How to Write an Abstract within a Word Limit (Part 2)

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  Aug 25, 2016   Enago Academy
  : Academic Writing, Content & Structure

In our last article, we covered all points related to writing the best first draft of an abstract and following the “avoid” checklist. Now, let’s move on to next step, where we’ll learn about how to polish your abstract to make sure it is crisp and meets the target.

Step 3: Revising and Editing

Revising and editing primarily serve the following three functions:

  • Conciseness
  • Flow and Logic
  • Grammatical Accuracy

Unlike authors who primarily are in charge of ensuring accurate content in their paper, editors are specialists in eliminating repetition, maintaining flow and transition, and correcting grammar.

Conciseness

When you include parts of your paper into your abstract, you may find that although these simplify the meaning and make it easier to understand, you are doing nothing but adding extra words. Read your drafts carefully to avoid adding unnecessary words. Some tips to do this are given below:

1: Avoid using different words with the same meaning in one sentence

Incorrect: Thus, both two molecules of glyceraldehyde-3-phosphate are obtained from one molecule of glucose.

Correct: Thus, both molecules of glyceraldehyde-3-phosphate are obtained from one molecule of glucose.

 

2: Use direct verbs instead of complicated nouns

Incorrect: Our results are found to be in agreement with those of Xing et al.

Correct: Our results agree with those of Xing et al.

 

3: Avoid beginning sentences with “it is,” “there are,” etc.

Incorrect: There were five subjects who were chosen for the test.

Correct: Five subjects were chosen for the test.

Flow and Logic

After you revise for conciseness, you will also want to ensure that each sentence in your abstract transitions smoothly into the next.

1: Combine sentences so that the connections between ideas are logically clear

Incorrect: Evolved stars have mean molecular weight gradients. These gradients affect their entropy profiles.

Correct: Evolved stars have mean molecular weight gradients, which affect their entropy profiles.

 

2: Add or change transitional words and phrases

Incorrect: Abstracts for articles published before 1993 were created through digital scanning. That is, they may not exactly replicate the original text.

Correct: Abstracts for articles published before 1993 were created through digital scanning. They may therefore not exactly replicate the original text.

 

3: Look out for missing or contradictory text

Incorrect: Not every participant improves her/his self-efficacy through exercise. Our analysis suggests that subjects enjoyed the benefits of exercise for improving self-efficacy.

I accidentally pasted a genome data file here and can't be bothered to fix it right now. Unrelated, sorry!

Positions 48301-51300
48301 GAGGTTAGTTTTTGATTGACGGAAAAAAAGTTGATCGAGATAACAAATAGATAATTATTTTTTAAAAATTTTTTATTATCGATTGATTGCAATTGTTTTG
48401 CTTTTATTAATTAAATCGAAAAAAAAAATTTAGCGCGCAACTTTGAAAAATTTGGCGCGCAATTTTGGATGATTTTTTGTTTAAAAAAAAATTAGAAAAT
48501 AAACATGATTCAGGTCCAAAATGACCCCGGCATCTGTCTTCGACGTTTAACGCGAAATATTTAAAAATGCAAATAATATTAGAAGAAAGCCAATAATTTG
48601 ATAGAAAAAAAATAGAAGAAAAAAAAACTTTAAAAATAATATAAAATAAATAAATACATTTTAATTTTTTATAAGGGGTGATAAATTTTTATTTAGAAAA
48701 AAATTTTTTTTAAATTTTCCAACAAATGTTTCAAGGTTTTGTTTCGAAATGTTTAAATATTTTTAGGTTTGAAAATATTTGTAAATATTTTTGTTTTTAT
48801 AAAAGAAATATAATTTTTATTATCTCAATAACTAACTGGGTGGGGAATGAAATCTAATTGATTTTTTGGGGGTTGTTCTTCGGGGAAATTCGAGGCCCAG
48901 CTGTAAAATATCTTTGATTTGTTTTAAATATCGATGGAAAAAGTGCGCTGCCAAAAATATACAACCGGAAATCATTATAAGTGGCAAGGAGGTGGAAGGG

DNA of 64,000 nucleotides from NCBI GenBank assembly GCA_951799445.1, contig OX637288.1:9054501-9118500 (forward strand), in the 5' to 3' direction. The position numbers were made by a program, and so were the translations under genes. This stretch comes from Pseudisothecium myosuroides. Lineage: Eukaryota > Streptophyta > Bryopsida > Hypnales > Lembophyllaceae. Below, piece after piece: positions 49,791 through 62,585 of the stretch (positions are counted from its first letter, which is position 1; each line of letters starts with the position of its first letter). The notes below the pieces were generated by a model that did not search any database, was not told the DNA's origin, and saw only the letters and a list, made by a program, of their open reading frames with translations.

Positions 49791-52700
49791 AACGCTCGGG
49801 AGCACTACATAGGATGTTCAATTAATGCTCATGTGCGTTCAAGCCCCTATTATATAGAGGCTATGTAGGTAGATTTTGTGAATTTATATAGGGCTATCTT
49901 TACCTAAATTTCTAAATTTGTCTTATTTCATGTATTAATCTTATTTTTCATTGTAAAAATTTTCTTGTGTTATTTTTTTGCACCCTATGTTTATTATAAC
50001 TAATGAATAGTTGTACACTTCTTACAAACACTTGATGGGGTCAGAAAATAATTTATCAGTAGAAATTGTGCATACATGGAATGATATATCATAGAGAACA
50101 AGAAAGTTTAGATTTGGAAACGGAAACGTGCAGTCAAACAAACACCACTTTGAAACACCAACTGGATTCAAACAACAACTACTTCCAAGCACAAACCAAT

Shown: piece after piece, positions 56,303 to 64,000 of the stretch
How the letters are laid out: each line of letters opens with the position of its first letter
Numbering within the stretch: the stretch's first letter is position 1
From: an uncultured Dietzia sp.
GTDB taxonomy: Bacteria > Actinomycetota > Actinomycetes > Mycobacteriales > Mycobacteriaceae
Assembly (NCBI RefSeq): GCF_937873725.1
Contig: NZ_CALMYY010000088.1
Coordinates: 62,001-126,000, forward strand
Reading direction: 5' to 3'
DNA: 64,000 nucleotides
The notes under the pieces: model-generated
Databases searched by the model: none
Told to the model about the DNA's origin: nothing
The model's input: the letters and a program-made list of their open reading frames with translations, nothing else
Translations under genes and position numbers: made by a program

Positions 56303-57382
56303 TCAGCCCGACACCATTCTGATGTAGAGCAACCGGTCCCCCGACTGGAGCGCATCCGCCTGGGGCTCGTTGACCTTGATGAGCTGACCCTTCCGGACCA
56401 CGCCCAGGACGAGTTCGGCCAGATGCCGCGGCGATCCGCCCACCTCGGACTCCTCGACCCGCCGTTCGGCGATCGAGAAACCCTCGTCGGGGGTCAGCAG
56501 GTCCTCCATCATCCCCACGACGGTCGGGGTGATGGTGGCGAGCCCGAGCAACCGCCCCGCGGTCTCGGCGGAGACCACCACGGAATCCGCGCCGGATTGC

Correct: Not every participant improves her/his self-efficacy through exercise. However, our analysis suggests that some subjects enjoyed the benefits of exercise for improving self-efficacy.

Grammatical and Typographical Errors

Abstracts may be short but they are the first impressions of your paper, and therefore it is imperative that they are grammatically correct. Be sure to proof your abstract for grammatical inconsistencies and typographical errors.

1: Don’t cut articles (a, an, the)

Incorrect: Documenting precise nature of spillovers is crucial for determining advisability of such policies and contribution of learning to endogenous growth.

Correct: Documenting the precise nature of spillovers is crucial for determining the advisability of such policies and contribution of learning to endogenous growth.

 

2: Look out for number agreement

Incorrect: A great deal is known about the host and phage genes that operates in the lysis-lysogeny decision. Little is known, however, about its molecular mechanisms.

Correct: A great deal is known about the host and phage genes that operate in the lysis-lysogeny decision. Little is known, however, about their molecular mechanisms.

 

3: Count every enumeration

Incorrect: Each domain represents the magnitudes of the factors in one of the three dimensions: length, width, depth, and time.

Correct: Each domain represents the magnitudes of the factors in one of the four dimensions: length, width, depth, and time.

 

After following the above steps, put your abstract aside for a while, take a break, and then come back and re-read your draft. With a fresh eye, you’ll probably find new places to cut. Before you know it you will have a concisely written abstract.

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